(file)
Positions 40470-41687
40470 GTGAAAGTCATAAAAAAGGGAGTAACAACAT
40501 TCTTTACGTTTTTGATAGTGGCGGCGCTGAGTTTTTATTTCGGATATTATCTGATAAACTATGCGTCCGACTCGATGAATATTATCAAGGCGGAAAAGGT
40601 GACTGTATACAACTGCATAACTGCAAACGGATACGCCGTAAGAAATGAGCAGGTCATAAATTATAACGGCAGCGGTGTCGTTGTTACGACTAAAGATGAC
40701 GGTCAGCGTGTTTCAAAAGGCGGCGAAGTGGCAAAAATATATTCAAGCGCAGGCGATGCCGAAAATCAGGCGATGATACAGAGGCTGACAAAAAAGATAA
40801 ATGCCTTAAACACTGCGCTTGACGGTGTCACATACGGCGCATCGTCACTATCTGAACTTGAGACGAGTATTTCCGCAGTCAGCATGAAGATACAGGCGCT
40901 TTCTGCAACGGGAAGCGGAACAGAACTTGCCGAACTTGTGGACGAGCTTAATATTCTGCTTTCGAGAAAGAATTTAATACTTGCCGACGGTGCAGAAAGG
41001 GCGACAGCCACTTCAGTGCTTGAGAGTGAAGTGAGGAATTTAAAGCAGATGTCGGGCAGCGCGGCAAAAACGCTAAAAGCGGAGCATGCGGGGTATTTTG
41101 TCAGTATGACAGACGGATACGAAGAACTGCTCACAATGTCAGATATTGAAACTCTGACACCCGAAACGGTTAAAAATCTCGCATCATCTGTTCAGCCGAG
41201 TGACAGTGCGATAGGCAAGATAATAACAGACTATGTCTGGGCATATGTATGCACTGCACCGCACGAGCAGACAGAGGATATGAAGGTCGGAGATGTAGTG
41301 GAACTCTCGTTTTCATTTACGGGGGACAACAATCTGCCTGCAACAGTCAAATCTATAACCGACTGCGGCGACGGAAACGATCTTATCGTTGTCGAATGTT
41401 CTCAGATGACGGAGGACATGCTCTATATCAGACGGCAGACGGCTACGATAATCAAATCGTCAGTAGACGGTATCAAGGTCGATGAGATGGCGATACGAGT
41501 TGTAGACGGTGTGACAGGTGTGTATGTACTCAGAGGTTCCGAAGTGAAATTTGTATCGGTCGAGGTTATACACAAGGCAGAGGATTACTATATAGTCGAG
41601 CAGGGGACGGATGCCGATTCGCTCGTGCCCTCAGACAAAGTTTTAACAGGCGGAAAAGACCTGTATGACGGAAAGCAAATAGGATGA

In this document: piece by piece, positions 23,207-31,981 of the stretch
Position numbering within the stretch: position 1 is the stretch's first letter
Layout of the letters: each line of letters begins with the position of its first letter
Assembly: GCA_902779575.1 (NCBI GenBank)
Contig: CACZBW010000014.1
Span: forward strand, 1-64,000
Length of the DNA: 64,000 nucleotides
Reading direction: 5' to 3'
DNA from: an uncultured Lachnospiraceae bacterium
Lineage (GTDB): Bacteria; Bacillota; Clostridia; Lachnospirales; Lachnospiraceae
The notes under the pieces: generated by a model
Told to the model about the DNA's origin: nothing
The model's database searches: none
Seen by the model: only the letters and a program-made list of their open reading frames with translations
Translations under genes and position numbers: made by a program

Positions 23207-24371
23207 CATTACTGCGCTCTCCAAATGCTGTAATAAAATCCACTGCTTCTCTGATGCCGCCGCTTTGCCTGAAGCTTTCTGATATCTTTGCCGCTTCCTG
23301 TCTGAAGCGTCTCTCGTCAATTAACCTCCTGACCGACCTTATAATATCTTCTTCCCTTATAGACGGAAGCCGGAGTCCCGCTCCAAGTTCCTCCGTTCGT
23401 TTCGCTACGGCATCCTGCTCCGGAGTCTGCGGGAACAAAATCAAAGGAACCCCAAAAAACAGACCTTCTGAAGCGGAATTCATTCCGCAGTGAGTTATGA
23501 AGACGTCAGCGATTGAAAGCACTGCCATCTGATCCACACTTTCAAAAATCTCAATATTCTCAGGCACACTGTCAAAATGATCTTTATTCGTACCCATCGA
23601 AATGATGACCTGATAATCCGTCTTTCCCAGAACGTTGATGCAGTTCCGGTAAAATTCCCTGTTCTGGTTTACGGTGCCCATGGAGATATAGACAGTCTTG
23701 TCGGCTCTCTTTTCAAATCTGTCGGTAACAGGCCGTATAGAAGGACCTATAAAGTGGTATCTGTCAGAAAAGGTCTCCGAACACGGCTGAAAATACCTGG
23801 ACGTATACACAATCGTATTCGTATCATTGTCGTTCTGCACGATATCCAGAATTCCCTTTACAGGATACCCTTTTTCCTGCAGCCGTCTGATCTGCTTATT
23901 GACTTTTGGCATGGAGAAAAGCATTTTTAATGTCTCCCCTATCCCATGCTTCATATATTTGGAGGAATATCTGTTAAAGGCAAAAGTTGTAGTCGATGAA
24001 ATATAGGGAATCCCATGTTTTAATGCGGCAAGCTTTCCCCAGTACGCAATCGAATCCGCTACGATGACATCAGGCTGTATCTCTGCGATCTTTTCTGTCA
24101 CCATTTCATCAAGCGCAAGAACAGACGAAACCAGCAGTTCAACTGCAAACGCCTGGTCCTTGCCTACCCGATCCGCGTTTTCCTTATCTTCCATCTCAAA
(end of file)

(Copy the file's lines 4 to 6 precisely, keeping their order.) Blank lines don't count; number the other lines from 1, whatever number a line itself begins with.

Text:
40601 GACTGTATACAACTGCATAACTGCAAACGGATACGCCGTAAGAAATGAGCAGGTCATAAATTATAACGGCAGCGGTGTCGTTGTTACGACTAAAGATGAC
40701 GGTCAGCGTGTTTCAAAAGGCGGCGAAGTGGCAAAAATATATTCAAGCGCAGGCGATGCCGAAAATCAGGCGATGATACAGAGGCTGACAAAAAAGATAA
40801 ATGCCTTAAACACTGCGCTTGACGGTGTCACATACGGCGCATCGTCACTATCTGAACTTGAGACGAGTATTTCCGCAGTCAGCATGAAGATACAGGCGCT